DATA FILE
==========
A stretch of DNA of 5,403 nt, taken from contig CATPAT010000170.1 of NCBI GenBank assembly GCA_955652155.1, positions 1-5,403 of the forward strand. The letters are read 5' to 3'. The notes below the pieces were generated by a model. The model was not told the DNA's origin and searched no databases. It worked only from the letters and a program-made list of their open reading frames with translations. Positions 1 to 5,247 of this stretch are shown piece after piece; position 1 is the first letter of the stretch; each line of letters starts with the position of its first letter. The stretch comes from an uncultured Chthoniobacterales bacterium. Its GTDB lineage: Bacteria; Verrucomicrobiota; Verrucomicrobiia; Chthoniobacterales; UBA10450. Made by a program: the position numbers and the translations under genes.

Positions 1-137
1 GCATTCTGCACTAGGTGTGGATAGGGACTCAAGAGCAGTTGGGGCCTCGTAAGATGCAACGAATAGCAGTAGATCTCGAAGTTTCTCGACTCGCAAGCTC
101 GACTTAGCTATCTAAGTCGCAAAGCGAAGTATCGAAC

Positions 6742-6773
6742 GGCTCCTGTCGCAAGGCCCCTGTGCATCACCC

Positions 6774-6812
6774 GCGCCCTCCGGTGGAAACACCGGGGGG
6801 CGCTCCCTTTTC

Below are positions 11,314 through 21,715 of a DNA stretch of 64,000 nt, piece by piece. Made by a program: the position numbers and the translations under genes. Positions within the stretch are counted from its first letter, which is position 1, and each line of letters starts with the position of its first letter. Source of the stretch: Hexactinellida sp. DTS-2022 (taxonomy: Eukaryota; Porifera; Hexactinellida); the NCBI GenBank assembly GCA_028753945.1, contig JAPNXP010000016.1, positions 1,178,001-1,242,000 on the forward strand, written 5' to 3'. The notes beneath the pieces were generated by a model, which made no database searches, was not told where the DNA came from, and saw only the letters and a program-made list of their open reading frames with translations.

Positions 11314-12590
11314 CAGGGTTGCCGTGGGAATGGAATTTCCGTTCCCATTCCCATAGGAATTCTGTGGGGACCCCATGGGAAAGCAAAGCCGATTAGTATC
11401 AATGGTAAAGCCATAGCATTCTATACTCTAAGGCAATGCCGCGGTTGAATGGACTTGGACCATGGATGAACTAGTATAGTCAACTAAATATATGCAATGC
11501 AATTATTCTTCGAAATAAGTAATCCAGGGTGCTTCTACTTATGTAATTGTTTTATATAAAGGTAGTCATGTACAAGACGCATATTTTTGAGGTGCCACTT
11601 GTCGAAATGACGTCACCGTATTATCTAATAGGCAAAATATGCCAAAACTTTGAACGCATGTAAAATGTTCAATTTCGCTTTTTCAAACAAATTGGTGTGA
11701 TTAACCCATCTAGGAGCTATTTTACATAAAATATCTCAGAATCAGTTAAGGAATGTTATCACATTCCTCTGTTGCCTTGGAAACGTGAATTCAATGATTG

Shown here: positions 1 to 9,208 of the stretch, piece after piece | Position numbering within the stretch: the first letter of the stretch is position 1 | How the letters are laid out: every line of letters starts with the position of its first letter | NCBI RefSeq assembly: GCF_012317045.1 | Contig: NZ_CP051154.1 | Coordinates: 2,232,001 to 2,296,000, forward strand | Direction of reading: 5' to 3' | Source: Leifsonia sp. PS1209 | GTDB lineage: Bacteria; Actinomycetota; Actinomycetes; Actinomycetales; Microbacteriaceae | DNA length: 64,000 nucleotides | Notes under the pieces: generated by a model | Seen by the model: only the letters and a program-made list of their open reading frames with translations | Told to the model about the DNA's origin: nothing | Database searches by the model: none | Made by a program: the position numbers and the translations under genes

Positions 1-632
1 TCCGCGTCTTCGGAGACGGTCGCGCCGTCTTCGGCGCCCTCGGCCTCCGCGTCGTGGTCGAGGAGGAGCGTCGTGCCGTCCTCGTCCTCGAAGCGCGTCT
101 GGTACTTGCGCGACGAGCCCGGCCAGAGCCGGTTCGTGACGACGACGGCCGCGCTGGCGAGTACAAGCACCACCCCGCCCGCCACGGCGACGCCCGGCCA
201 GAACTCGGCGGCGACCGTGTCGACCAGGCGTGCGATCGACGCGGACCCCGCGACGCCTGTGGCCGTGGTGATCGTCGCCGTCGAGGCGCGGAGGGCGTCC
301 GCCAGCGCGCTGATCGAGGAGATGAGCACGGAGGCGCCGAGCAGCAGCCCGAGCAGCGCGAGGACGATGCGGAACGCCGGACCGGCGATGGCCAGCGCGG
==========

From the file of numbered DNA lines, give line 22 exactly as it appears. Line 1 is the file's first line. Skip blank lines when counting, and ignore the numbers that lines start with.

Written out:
301 GCCAGCGCGCTGATCGAGGAGATGAGCACGGAGGCGCCGAGCAGCAGCCCGAGCAGCGCGAGGACGATGCGGAACGCCGGACCGGCGATGGCCAGCGCGG